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Clinical Judgment and Nursing Diagnoses in Nursing Administration. Chapter Six Part Two. Clinical Judgment and Nursing Diagnoses in Nursing Administration. Contributors T. Heather Herdman Marcelo Chanes. Reality of the Nurse Administrator Role. ( Chanes and Leite 2008).

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clinical judgment and nursing diagnoses in nursing administration
Clinical Judgment and Nursing Diagnoses in Nursing Administration

Chapter SixPart Two

clinical judgment and nursing diagnoses in nursing administration1
Clinical Judgment and Nursing Diagnoses in Nursing Administration

ContributorsT. Heather HerdmanMarcelo Chanes


Research Priorities for Administrators

  • Patient Safety
  • Outcomes of Care Delivery
  • Implementing Nursing Knowledge in Clinical Practice and Evaluating the Benefit to the Patient
  • Nursing Input into Health Policy and Decision Making
  • Staffing Issues
  • Communication in Clinical Practice
  • Determining Means to Evaluate the Relationship Between:
    • Supervision of Nurses and Quality Improvement
    • The Effect of Decision Making
    • The Nurse:Patient Ratio and Its Effect on Patient Outcomes/Safety

Nursing’s Role in Patient Safety

Principles of Best Practice

  • Evidence-Based Practice
  • Patient-Centered Processes
  • Communication
  • Lifelong Learning

Leaders Must Acknowledge that the Healthcare Environment is High Risk


Nurse Administrator Role

  • Nurse Administrators have a Strategic Role in the Implementation of a Working Process for the Nursing Department
  • This Role Should be Based on:
    • Concept of Nursing Process
    • Concept of Nursing Autonomy
    • Concept of Nursing Quality
    • Use of Evidence-Based Nursing Taxonomies

Model of Desire for Working with NDx

Morgan (2006) Says that Management Creates:

A Holographic Model in Which Beliefs of the Whole Organization are Built On Every Single Organizational Cell, Beyond Demonstrations of the Leader’s Beliefs


Model of Belief Creation

(Chanes and Leite 2008)


Take Note

Administrators Create Beliefs with Their Attitudes


Importance of Beliefs

  • Help Others to Act Inside a Model
  • Help Others to Deal with Resistance
  • Help Nurse Managers to Identify Multipliers and Leaders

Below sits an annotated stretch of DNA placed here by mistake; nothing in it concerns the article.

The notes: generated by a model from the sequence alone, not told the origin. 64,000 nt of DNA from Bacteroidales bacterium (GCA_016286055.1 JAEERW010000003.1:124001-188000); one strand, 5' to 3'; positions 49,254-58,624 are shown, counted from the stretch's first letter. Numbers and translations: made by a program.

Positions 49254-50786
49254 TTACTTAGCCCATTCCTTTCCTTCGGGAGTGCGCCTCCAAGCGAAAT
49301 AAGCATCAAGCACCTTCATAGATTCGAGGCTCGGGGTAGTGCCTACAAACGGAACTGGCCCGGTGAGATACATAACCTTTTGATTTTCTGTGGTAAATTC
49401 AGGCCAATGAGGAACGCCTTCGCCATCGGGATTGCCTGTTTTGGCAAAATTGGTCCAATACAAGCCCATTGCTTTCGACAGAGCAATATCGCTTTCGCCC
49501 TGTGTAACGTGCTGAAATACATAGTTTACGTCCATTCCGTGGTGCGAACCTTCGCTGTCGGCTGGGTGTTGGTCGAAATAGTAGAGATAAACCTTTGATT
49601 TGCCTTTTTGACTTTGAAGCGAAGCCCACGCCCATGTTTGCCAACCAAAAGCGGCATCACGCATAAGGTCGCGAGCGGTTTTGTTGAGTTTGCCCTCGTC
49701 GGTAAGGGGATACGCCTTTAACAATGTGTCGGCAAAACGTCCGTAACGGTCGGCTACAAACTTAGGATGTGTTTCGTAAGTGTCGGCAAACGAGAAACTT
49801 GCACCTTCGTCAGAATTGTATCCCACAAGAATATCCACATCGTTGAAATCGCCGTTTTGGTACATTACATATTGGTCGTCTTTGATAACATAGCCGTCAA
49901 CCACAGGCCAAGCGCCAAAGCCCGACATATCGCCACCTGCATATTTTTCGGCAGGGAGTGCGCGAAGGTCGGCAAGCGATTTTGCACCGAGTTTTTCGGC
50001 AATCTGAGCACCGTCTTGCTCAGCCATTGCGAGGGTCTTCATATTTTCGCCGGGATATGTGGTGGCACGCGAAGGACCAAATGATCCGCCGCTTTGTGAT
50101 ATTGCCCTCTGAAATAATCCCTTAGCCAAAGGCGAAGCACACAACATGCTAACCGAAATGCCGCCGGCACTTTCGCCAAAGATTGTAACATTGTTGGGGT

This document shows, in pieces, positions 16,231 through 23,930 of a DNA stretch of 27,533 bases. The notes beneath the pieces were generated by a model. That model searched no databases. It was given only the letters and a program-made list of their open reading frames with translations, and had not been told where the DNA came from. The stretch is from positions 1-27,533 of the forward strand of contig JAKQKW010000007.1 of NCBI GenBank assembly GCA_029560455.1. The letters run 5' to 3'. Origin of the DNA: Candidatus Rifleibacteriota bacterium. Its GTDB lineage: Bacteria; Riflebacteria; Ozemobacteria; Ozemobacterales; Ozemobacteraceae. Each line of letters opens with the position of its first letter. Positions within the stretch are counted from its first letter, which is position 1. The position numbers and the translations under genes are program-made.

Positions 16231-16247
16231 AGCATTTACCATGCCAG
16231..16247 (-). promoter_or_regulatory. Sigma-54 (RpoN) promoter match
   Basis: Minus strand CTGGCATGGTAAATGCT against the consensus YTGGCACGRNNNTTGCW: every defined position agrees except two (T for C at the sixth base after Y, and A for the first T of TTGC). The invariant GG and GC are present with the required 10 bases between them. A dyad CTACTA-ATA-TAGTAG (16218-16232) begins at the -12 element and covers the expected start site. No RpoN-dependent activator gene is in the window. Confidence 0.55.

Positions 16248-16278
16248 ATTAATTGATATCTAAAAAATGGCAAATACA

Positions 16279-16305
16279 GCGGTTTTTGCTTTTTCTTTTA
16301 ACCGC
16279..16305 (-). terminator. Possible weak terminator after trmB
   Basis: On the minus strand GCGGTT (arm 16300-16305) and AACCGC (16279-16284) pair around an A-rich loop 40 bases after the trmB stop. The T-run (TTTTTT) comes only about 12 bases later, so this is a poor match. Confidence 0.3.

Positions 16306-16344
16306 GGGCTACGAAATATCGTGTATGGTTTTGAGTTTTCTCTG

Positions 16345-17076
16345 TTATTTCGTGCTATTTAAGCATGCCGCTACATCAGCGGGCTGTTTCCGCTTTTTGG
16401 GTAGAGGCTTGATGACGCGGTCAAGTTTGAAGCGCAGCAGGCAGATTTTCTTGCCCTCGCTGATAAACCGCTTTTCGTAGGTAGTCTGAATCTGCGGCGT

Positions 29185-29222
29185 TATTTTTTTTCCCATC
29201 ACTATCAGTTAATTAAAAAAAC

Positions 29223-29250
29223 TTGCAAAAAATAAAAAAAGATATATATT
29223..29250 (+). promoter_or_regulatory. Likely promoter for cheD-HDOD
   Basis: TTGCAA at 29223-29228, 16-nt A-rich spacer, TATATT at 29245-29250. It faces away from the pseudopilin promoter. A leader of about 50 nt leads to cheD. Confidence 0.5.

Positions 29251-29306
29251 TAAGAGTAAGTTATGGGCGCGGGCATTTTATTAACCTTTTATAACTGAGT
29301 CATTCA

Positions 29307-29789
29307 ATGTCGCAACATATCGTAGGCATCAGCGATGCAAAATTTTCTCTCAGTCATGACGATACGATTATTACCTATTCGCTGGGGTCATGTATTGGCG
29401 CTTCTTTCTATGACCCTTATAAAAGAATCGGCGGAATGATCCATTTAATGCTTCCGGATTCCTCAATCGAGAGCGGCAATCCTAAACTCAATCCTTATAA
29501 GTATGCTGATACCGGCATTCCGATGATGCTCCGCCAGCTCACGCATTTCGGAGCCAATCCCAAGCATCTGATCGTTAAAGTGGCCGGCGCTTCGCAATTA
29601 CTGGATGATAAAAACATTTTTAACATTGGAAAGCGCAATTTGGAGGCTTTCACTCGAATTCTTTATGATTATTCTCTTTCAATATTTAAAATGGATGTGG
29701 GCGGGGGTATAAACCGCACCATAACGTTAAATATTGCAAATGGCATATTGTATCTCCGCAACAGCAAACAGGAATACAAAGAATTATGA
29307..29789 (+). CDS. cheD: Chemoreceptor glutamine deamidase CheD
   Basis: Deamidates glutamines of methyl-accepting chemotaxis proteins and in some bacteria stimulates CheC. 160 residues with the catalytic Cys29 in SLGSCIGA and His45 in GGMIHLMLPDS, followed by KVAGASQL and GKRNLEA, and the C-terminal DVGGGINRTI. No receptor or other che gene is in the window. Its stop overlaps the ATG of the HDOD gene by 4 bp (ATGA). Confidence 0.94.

Beliefs Are Very Important


Multipliers Can Be…

  • Nurses for a Pilot Project to Implement NDx in Your Practice
    • Help Them to Collect Nursing-Sensitive Indicators
    • Help Them to Deal with Barriers
    • Help Them to Gain Respect/be Seen as a Positive Influence within Your Institution
    • Help Them to Show That …
Nursing Diagnosis is Not “One More Task” It is “the Task” (the Knowledge) that is the Basis of All Our Work

Viable Model of Working with NDx

  • Staff Need an Environmental Culture that Encourages, Expects and Rewards Working with Nursing Diagnosis

How to Create This Environmental Culture

  • Multipliers Must be Equipped to Solve Doubts and Concerns
    • Identify Reference Nurses – They can Help Others
    • Create an Email Account for Questions
    • Create a “Help” or “Knowledge” Page in an Internal Website
  • Training for All Staff:
    • Offer Continuous Competency-Based Training

How to Create This Environmental Culture

  • Continuous Case Studies
    • Create a Routine of Studying
    • Invite Nurses to Present Their Most Difficult Case or Cases in Which They Achieved Very Good – or Unintended – Outcomes
    • Create a Culture of “NO FEAR” to Learn from Negative Outcomes

Staff Training Must Have a Frameworkof Critical Thinking

Living Learning Cycle (LLC)

Framework for a Critical Thinking-Based Staff Training Program

(Chanes and Leite 2008)



  • A Learning Opportunity Provided by Video, Educational Games, Exercises, Speeches, etc., Which can Introduce or Increase Knowledge About New Concepts


(Chanes and Leite 2008)



  • A Moment for Students/Staff to Verbalize and Discuss Their Point of View About Concepts or Experience
  • Teacher/Facilitator Asks Participants: “What are Your Feelings/Perceptions About These Experiences/Concepts?”


(Chanes and Leite 2008)



  • A Moment for Individuals to Think About Their Answers, to Find the Reasons Why They Think/Feel This Way
  • Teacher/Facilitator Asks Participants: “Why Do You Think That Those Feelings/Perceptions Occur?”


(Chanes and Leite 2008)



  • A Moment for Participants to Think About Structures/Behavior Changes They Need to Consider in Order to Implement Concepts
  • Teacher/Facilitator Asks Participants: “How can You Use These Concepts on Your Unit?”


(Chanes and Leite 2008)


With This Structure, Students can Achieve:


(Chanes and Leite 2008)


Model of Political Articulation in Power Layers

The Nurse Manager Must Act as a Political Leader with a Position/Voice Based on Facts, Numbers and Measured Information to Reduce Health Profesional Barriers and/or Misconceptions



Nurse Administrators can Show that NDx Improves Patient Outcomes, Quality of Care, and Professional and Organizational Image


Dealing With Political Barriers

  • Act as a Voice for Staff
  • Show Energy, Enthusiasm and Certainty
  • Appear at (or Provide Some of) the Staff Training/Case Studies to Emphasize Their Importance
  • Base Messages on Facts, Numbers and Measured Information
  • Showcase Own Beliefs
  • Support Patient Safety and Outcomes, the Nursing Role and Nursing Process


Nurse Administrators Must Champion the Need for Nurses with Expertise in Clinical and Diagnostic Reasoning, and Who Appropriately Utilize the Entire Nursing Process, in an Evidence-Based Manner, to Support Patient Safety and Improved Patient Outcomes



Chanes M, LeiteMMJ (2008) Measuring knowledge acquired though leadership educational game. Nursing, São Paulo 10: 70-74. 

Morgan G. (2006) Images of Organization. São Paulo, Brazil: ATLAS.